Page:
Two years ago today, I was honored and humbled to become president of the World Bank Group, whose mission – ending poverty – I have been working toward most of my life. One of my first questions for the World Bank economists was whether it would be possible to end extreme poverty, and if so, how long it would take. The answer came back that it would be difficult but possible to end extreme poverty by 2030.
Since then, the 188 countries that hold shares in the World Bank have endorsed this goal, which previously few people believed would ever be achievable, let alone in our lifetimes. And it’s been my mission to find the best ways to leverage the talent, knowledge, and influence of the Bank Group to make it happen.
I met with every department and we surveyed every employee about the organization’s strengths and weaknesses. What I found convinced me that we needed to reinvent ourselves. We needed to find a new business model that would allow us to more easily work together on development challenges. Basically, we needed to become a more tightly knit World Bank Group capable of helping countries leapfrog generations of trial and error so millions of people could emerge from poverty.
But first we had to change. Those of you who have been through a reorganization or led one know that change can be difficult, especially if the organization hasn’t gone through a change process in about two decades, as was the case with the World Bank Group. Your business goals may be different from ours, but your reasons for reinventing yourselves, and your experiences, are probably similar. Here are some crucial things we’re doing and why.
Our first order of business was to break down silos. Our structure has prevented us from fully leveraging expertise across the organization. Experts in health, education, energy, and other fields worked in their corner of the world and rarely crossed paths with their colleagues who were often working on the same kinds of problems. We had decades of experience solving problems, but the lessons we learned stayed in, for example, Latin America, though they might have helped Africa or another region. The answer: Keep our strong country presence, but reorganize so that expert technical staff would work together to provide the best global knowledge to all our clients.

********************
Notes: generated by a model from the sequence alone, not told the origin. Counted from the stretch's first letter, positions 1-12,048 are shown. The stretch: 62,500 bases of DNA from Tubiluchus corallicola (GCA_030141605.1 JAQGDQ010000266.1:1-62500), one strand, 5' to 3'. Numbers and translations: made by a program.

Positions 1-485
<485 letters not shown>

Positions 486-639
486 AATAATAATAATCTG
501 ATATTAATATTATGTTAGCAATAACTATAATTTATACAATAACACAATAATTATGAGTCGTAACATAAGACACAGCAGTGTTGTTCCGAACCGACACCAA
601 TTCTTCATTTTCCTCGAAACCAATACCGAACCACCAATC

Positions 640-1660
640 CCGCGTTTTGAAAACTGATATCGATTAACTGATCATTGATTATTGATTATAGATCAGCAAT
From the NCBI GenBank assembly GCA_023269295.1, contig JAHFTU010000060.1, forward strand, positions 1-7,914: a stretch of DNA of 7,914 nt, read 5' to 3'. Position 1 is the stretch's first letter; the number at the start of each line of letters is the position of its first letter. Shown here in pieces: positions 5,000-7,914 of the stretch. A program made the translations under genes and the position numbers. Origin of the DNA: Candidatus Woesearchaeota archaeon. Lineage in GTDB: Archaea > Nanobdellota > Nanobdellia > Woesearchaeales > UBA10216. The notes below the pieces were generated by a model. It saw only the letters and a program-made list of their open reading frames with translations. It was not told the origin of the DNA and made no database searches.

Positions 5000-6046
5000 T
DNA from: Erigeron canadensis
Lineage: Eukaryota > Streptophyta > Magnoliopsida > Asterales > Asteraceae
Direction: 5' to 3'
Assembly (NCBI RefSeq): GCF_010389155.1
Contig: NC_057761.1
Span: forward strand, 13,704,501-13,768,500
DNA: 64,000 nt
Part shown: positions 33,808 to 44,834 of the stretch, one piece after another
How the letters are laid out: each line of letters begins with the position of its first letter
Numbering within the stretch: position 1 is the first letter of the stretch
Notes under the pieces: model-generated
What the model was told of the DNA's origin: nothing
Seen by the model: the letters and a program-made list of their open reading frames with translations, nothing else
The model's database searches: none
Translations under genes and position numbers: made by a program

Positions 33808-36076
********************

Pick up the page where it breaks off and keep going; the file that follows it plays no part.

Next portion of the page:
We also weren’t tapping the full power of the World Bank Group, including the World Bank’s deep experience providing finance, advice, and capacity-building in some of the poorest countries in the world; the International Finance Corporation’s extensive knowledge of capital markets, the private sector, and ways to expand access to finance and spur entrepreneurship; or MIGA’s political risk insurance and credit enhancement work, which helps corporations enter new markets by guaranteeing investments. Instead, when the various parts of our organization have worked together, it has happened pretty much by accident. The answer: Bring the World Bank, IFC, and MIGA together to develop joint strategies for developing countries.
Most importantly, we needed to help countries deliver solutions for their people. That’s different from simply sharing knowledge about best practices. To do this, we’ve organized experts into 19 groups, covering topics from climate change to trade. We’ve charged them with finding the best, most innovative solutions that can help even the poorest countries implement the best programs around energy, transport, education, health, and other sectors, and to do it with us at their side, helping them to actually deliver at the end of the day. Becoming an organization that will be the best in the world at helping countries and companies deliver the best development solutions is both our aspiration and our greatest challenge.
Foster the Forces that Reduce Inequality
Thomas Piketty’s influential book Capital in the 21 Century about rising inequality mentions two forces that seem to counter the trend toward an unequal world: diffusion of knowledge, and investment in people, namely, in their skills and training. I would add another area of investment that can reduce inequality – health. We now know that improvements in health can result in strong, inclusive economic growth. In fact, a Lancet commission of leading economists and health experts found that improvements in health accounted for 24% of growth in low- and middle-income countries between 2000 and 2011.
If a reinvented World Bank Group can improve our ability to spread knowledge and solutions from one corner of the world to another, we also will make headway on our other goal, “shared prosperity” – the idea that the benefits of economic growth should be shared by all. Better knowledge, advice, and know-how will help reduce inequality, as will solutions that improve education systems, job training programs, and encourage entrepreneurship.
If we are to have any hope of ending extreme poverty, we have to deliver. I’ll be monitoring my organization’s progress closely over the next year, to make sure we’re on the right track.
This is our reorganization story to date. I would be interested in hearing about your stories – both successes and failures. Please share them.